When only estrogen was given, breast cancer incidence rose to 38%.
When only progesterone was given (two weeks after exposure to the carcinogen), breast cancer incidence rose to 100% and the rats developed multiple breast tumors, more than that found in untreated rats.
Before any conclusion can be drawn from these results, it is important to consider the following facts concerning hormone balance. When the ratio of estrogen:progesterone tilts in favor of estrogen, estrogen receptors are down-regulated and progesterone receptors increase in number. These rats were not deficient in progesterone, as happens often in humans during the premenopausal years. Therefore, the increase in progesterone receptors may well have enhanced the available progesterone effect. When the estrogen:progesterone ratio tilts excessively in favor of progesterone, progesterone receptors are down-regulated and estrogen receptor sensitivity is up-regulated. This is seen repeatedly in perimenopausal women with hot flushes that respond well to normal physiologic doses of progesterone. Administration of progesterone up-regulates estrogen receptors and the hot flushes are controlled by the resumption of estrogen effect despite no increase in estrogen concentrations. In this test by Nandi, the rats were not deficient in estrogen, they were merely overdosed with progesterone. This is not what happens in human pregnancy, or in good clinical practice.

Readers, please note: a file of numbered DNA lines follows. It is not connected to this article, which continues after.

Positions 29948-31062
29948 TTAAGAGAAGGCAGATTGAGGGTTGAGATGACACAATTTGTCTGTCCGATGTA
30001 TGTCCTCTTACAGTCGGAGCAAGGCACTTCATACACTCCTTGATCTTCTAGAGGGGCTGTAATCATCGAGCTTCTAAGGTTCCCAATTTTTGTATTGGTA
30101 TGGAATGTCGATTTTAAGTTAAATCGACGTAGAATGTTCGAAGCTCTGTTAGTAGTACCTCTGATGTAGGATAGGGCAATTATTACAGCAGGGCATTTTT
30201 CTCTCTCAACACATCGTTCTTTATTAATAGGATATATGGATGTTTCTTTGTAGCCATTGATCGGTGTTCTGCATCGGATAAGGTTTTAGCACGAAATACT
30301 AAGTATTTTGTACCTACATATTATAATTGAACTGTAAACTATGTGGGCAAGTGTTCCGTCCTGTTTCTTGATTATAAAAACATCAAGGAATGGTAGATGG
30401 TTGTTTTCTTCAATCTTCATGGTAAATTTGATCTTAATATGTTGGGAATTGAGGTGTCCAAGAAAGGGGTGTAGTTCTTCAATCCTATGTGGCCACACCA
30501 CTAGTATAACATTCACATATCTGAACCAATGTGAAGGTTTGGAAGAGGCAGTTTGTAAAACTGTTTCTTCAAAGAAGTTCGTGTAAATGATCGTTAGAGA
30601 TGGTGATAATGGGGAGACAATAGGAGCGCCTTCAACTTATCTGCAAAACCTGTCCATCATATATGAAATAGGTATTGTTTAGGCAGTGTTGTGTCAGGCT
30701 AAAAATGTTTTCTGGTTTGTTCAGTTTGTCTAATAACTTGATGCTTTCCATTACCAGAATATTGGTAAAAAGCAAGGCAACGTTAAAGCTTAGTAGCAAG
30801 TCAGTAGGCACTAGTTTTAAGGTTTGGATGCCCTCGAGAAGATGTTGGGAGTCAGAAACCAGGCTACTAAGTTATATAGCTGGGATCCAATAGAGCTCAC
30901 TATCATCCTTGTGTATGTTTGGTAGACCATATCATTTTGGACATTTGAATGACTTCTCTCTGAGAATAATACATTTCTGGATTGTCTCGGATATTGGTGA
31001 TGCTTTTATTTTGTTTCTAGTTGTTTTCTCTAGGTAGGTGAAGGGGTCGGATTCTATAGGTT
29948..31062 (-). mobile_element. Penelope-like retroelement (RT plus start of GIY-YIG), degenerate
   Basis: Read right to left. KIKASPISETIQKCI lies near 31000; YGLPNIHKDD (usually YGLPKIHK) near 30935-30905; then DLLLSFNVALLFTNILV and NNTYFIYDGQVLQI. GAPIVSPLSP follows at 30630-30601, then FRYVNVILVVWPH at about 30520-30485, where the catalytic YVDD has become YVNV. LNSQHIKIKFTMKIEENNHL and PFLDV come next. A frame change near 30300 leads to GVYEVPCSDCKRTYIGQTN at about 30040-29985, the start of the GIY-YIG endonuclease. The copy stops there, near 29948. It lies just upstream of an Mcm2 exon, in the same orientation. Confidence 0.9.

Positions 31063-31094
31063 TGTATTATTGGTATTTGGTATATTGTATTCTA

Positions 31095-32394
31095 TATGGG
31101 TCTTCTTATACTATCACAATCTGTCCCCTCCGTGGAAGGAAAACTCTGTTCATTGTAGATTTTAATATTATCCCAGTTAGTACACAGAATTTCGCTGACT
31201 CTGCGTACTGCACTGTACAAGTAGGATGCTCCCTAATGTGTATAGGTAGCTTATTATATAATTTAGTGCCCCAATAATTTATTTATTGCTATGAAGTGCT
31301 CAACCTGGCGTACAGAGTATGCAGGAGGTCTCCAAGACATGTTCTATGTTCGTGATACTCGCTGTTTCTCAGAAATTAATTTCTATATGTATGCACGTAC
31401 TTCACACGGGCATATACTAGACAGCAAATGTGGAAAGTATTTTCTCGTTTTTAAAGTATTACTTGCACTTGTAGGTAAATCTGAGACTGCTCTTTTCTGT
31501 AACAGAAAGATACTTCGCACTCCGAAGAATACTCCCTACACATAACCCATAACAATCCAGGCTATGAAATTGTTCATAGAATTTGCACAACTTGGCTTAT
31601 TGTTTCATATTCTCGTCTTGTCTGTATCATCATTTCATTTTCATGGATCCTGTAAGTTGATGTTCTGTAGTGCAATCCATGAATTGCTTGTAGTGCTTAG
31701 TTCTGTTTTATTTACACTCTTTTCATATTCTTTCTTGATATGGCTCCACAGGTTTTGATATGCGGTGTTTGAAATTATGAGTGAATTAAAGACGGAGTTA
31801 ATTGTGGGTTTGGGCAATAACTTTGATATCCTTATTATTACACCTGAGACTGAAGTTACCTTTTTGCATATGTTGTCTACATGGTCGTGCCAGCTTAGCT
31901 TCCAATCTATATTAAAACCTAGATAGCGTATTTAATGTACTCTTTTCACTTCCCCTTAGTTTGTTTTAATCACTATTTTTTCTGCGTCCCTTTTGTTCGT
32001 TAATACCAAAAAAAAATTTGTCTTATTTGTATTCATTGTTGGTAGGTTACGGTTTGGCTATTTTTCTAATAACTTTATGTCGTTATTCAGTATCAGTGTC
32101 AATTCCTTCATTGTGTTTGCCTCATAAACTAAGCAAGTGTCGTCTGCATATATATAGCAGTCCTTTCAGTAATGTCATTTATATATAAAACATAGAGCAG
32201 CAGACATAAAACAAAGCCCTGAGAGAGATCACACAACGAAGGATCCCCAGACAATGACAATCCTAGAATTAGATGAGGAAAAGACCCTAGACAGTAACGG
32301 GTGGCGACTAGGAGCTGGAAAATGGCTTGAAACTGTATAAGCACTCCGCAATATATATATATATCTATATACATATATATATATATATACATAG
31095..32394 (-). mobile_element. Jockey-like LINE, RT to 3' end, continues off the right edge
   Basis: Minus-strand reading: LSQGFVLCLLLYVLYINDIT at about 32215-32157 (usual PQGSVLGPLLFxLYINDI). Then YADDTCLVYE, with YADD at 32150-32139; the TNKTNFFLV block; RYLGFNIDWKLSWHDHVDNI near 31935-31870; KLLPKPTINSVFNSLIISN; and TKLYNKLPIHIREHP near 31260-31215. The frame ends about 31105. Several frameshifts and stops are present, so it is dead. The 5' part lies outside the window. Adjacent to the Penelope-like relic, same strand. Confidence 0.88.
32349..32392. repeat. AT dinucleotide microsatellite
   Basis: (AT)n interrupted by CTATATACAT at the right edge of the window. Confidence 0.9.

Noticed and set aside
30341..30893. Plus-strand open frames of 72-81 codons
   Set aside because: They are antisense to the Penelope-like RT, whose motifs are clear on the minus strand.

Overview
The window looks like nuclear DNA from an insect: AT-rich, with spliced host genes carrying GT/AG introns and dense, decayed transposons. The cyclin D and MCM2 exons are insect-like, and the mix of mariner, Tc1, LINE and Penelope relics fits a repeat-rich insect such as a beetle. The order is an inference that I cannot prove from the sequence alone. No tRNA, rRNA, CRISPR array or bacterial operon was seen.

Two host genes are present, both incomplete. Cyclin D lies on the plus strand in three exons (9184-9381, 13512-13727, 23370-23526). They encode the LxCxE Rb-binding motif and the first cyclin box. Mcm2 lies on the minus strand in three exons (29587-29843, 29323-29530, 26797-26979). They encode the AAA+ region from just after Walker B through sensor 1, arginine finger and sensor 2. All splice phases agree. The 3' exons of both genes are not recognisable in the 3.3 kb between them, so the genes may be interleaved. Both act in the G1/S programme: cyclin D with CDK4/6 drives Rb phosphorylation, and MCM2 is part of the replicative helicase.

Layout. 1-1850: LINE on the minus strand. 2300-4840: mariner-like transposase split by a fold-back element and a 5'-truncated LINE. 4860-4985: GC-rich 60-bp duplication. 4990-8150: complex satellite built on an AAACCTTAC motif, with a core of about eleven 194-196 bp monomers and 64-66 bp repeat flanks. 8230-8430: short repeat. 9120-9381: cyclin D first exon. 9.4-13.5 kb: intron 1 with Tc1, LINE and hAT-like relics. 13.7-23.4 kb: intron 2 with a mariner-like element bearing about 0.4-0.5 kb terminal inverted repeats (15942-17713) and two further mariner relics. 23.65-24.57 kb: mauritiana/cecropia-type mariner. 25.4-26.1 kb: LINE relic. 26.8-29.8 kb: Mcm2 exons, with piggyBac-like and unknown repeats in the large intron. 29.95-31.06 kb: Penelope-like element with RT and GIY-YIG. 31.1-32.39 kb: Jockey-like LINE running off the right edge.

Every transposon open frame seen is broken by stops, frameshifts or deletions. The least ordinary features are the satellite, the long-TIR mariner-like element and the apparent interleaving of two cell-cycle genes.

The concept of balance is as important (or more so) than the concentration of any individual factor alone. In humans, tests of hormone concentrations in breast tissue and the cancer cell receptor status clearly show that almost all cases of breast cancer demonstrate a high estrogen:progesterone ratio. In some cases, the women had received excessive supplemental estrogen, and, in others, their progesterone levels were abnormally low.
Rats are convenient test animals but their relevance to humans is often not clear. This test showed that, in these rodents, pregnancy levels of estrogen and progesterone together did, indeed, provide protection against one particular carcinogen. That is the good news. The information that progesterone given before the exposure to the carcinogen provided good protection against its carcinogenic effect is also good news. Individual carcinogens differ in their mechanism of action. It is not clear from this report that the carcinogen used is one to which humans are normally exposed. The progesterone excess, as created in this test, is not one that occurs normally in humans. Further, it is not one that I would recommend in supplementing progesterone to women. The point of supplementing hormones is to create hormone balance.